- Mealybugs – appear like bits of white cotton balls with clearly segmented bodies around 1/10 – 1/4 inch (0.3-0.6cm) long. They like clustering together and are commonly found around new growth and hard-to-reach spots.
- White Flies – soft-bodied wing insects, white flies can be smaller than 1/12 of an inch (1.5–2.5mm) and are usually found clusted together on the underside of leaves. Because of their small size, identification is difficult.
To get rid of these sap-sucking pests,
- Thoroughly inspect all your plants. These bugs love to hide in hard-to-reach corners!
- Quarantine any infected plants away from all other plants to prevent cross-infection.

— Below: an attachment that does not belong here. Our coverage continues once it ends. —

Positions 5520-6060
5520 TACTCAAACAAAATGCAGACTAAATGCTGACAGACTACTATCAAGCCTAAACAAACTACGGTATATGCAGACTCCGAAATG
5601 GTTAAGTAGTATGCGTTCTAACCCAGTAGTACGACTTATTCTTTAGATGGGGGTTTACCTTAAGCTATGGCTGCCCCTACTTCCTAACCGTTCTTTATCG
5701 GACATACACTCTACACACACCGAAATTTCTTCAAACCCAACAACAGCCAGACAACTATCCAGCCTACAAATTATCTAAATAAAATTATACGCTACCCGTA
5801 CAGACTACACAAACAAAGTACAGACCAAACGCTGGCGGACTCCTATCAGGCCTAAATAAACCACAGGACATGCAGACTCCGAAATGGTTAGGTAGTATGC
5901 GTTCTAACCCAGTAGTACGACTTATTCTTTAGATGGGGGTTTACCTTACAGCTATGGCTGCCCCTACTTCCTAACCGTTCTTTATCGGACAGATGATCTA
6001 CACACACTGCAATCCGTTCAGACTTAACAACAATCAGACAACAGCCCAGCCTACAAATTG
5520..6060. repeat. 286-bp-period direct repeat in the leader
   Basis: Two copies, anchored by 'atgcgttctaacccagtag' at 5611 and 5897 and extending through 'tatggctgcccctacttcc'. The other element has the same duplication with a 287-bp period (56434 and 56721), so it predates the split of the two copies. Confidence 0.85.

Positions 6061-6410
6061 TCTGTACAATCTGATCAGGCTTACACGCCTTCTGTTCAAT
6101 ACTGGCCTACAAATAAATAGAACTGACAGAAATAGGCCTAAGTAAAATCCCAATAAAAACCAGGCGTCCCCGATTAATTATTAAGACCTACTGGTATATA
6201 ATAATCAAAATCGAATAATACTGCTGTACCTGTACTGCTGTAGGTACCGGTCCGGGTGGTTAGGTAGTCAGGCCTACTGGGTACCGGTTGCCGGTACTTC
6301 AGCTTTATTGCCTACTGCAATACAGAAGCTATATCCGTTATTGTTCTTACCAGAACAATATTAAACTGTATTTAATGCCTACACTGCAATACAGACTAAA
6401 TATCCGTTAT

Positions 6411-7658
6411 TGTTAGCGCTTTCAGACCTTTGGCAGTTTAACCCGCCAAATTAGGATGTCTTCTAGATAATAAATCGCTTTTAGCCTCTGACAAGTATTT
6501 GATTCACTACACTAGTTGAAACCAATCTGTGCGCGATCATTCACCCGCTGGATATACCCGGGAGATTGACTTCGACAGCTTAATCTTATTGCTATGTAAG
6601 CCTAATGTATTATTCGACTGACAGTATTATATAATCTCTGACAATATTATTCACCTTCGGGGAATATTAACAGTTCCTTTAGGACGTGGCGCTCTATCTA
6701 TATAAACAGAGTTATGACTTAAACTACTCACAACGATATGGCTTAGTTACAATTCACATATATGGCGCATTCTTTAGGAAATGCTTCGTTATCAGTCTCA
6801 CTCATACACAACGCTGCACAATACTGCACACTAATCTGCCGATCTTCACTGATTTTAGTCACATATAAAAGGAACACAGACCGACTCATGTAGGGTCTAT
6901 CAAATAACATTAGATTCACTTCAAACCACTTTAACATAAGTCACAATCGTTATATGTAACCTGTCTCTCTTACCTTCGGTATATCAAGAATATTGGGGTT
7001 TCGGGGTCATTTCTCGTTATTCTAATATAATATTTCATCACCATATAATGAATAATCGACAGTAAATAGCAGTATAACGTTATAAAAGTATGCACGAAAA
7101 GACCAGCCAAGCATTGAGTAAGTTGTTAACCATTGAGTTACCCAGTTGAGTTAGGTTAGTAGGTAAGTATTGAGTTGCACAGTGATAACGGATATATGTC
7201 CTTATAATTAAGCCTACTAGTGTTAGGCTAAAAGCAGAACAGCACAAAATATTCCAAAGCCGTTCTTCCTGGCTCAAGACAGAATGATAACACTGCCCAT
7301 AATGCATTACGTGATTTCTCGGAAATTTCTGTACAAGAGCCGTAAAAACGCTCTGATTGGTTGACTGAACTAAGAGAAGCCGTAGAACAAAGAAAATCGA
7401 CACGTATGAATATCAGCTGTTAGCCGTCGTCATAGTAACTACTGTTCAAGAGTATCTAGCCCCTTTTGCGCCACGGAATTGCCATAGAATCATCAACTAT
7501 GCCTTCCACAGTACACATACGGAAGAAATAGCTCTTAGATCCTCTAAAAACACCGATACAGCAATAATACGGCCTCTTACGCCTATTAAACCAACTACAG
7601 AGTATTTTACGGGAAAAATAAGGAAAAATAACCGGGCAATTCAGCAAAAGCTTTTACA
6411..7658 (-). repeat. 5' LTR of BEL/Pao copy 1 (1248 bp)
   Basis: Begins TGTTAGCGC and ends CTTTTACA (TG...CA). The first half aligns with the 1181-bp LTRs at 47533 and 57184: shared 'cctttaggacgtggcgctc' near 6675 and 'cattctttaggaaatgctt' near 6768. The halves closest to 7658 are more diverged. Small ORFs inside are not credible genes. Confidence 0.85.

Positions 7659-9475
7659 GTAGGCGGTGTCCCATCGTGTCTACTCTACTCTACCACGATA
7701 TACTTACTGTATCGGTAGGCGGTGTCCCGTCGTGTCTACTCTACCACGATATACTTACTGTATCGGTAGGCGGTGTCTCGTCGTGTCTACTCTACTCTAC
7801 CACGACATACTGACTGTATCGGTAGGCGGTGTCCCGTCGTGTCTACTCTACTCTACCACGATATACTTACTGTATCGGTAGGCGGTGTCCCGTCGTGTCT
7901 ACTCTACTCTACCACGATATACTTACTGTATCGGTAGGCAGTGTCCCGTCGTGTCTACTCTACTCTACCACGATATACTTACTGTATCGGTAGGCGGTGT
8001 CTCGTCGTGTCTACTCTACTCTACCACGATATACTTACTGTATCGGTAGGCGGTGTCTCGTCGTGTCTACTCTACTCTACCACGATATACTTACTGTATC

- Using sterilized garden shears, trim off any visibly damaged or heavily-infested parts of the stems and leaves. We use 70% isopropyl solution to sterilize our gardening tools; this is important as cross-contamination is a common cause of spread.
- Apply an Insecticidal Soap spray to the remaining stems and leaves. Reapply as necessary and as the instructions dictate until you see that the infestation has been eradicated.
- Apply a dilute neem oil solution to all other plants as a preventative measure against infestation. Neem oil disrupts the growth of larvae and prevents pests from feeding, growing, and reproducing.
Leaf Spot or Leaf Blight
If your plant is infected by leaf spot or blight, you’ll need to act quickly. Here’s how to save your infected plant:
- First, gather and destroy any fallen damaged leaves and dispose of them securely. Growth on affected leaves can re-infect other parts of the plant or new healthy plants it comes into contact with.
- Isolate your plant from other plants to prevent contamination.
- Trim off any damaged leaves, again carefully disposing of them. Make sure to sterilize your garden shears using 70% isopropyl before and after use.